More of all of this to come in 2009, as well as some exciting new "extras". Feedback is always welcome from you, so please let us know what you like/dislike/want us to post, by emailing us at

Now... always keen to bring you our thoughts wherever you may be, we've made even easier to follow. You can now subscribe to the blog by simply giving us your email address (in the square shaped box on the top right of the page!!) and we'll do the rest.

Being generous sorts, we're offering ONE subscriber a splendid liquid reward for their troubles. around the 7th March (our 1st birthday!) we'll be drawing one name from the hat- and as a prize, the lucky winner will be sent a bottle of something we just happened to pick up at 2008’s Feis Ile… no, not THAT Port Ellen, but something similarly desirable- A bottle of 8 year-old Bowmore, limited to just 800 bottles during the Feis and hand-signed by Eddie MacAffer!!! It even comes in its own silky black sack!!

So feel free to sign up and you might be the lucky subscriber…!

The competition will close on the 1st March 2009 and - as with anything booze related, the winner must be over the legal drinking age within their country of residence and sadly and importantly, we can only accept entries from residents within the European Union. Please read the t's and c's here for more details....

Here's to a great 2009!

Joel + Neil

Happy Birthday TO US!!!

Wow! we're one year old today!

On a friday last year, in a South London living room, Caskstrength was born- and like a new- make spirit, all zingy, fresh and fruity, we were determined to scribble down as many great whisky reviews as we possibly could. Including today's post, we've actually written about 90 posts, with info about well over 250 whiskies.

But that's not enough!! like the greedy devils we are, we want more.... and lots more!
So here's to the next 10 years and - hopefully by that time, we'll have matured into a rich and flavoursome beauty, with legs to die for... (sorry for the poor quality of our jokes, which seem to get as progressively worse as the days go by!)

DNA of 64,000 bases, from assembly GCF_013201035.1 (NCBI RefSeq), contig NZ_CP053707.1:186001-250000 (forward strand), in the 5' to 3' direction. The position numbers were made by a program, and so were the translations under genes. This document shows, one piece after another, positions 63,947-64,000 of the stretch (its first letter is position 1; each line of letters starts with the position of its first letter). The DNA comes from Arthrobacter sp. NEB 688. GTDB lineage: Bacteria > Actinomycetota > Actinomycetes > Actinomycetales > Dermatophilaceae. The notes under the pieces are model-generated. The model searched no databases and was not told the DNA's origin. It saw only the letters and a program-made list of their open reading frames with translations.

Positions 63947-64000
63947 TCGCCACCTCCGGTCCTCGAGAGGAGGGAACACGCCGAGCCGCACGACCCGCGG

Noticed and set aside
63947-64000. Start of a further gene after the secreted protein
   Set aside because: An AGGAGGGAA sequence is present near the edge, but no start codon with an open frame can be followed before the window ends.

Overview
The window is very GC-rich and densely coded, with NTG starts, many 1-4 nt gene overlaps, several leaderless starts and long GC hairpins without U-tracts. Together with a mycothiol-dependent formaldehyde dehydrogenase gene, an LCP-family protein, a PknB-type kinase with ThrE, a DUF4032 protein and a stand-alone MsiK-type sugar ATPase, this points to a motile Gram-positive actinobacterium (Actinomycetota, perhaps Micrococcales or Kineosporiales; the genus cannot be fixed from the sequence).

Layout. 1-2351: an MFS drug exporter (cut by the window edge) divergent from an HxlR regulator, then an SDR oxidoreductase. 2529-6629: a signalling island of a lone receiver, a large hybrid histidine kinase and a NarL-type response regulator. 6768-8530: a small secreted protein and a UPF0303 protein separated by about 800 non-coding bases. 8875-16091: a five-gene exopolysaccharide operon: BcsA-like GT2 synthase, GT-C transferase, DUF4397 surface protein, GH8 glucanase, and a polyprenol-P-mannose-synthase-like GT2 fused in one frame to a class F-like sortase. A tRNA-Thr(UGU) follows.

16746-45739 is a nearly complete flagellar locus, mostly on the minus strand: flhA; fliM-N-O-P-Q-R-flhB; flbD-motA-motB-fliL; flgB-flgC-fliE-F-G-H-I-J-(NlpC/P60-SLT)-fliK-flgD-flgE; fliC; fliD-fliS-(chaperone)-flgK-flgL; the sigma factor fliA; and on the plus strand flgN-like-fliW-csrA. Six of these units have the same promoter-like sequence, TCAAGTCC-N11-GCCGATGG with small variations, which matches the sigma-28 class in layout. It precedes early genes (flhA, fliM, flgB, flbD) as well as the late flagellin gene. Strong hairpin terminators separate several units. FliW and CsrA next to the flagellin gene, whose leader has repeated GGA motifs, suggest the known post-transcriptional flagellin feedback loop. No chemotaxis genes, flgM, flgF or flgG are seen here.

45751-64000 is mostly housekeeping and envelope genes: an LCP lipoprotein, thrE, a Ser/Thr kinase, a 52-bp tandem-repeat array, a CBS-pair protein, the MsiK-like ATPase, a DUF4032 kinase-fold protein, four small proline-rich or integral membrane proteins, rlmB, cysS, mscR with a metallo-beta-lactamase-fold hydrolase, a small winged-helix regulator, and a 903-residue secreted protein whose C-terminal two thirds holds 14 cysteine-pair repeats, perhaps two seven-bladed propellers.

To mark this grand occasion, we've drawn the lucky entry our Bowmore competition from the hat- and a bottle of Islay's finest will be winging it's way to the winner shortly. If it wasn't you, then sorry, but please keep checking the site- we'll be doing a fair few more competitions over the coming months and you might get lucky next time...

We've also done some notes of an absolute cracker - you know, the stuff that gives you that extra reason to wake up on your birthday morning and shout 'I LOVE WHISKY' to your shocked and surprised neighbours, as you pick up the milk from your doorstep.

Ladies and Gents- let us introduce you to....Mr Longmorn

Longmorn 20 years old- Distilled 9th December 1986-
Bottled 10th September 2007 - ABV 54.3% - 260 bottles

To be honest, Longmorn has been a fairly recent discovery for us, having only tasted a handful. So far they have all been excellent, from some really seriously old bottling's of 'younger' whiskies, to older whiskies bottled recently and newer, independent bottling's cropping up now and again. The following one seemed a perfect choice for review, as it sits somewhere in the middle.

Nose: An initial hit of very sweet cereal, quite similar to Weetabix then just pile upon pile of tropical fruit. You name it and it's probably here, banana, papaya, pineapple, passion fruit, it comes across as just oozing freshness from every pore. Also a nice lingering aroma of crispy toffee apple come thru after repeated nosing.

Palate: Just sooooo much fruit- it's like a small concentrated hit of your five-a-day, if you're from Jamaica, possibly via Speyside. Sensational stuff. With a little water, the palate gets past the fruit, you discover more cereal and gingery spiced notes with a hint of nutmeg or clove.

Finish: A great balance of drying oak with lingering stewed fruit compote and deft hints of that sweet cereal again. Wonderful.

Overall: Bottling's of this age, or similar are available every now from a few of the more well known indie retailers and this typifies the quality we've been lucky enough to consume. Maybe we just tried good ones?... but I doubt it very much. There is certainly a place for a Longmorn in everyone's cabinet.... maybe 2!!

Thanks to everyone who has supported the blog over the last year and here's to many more drams in the future. Now... who's buying the first round!!

Neil & Joel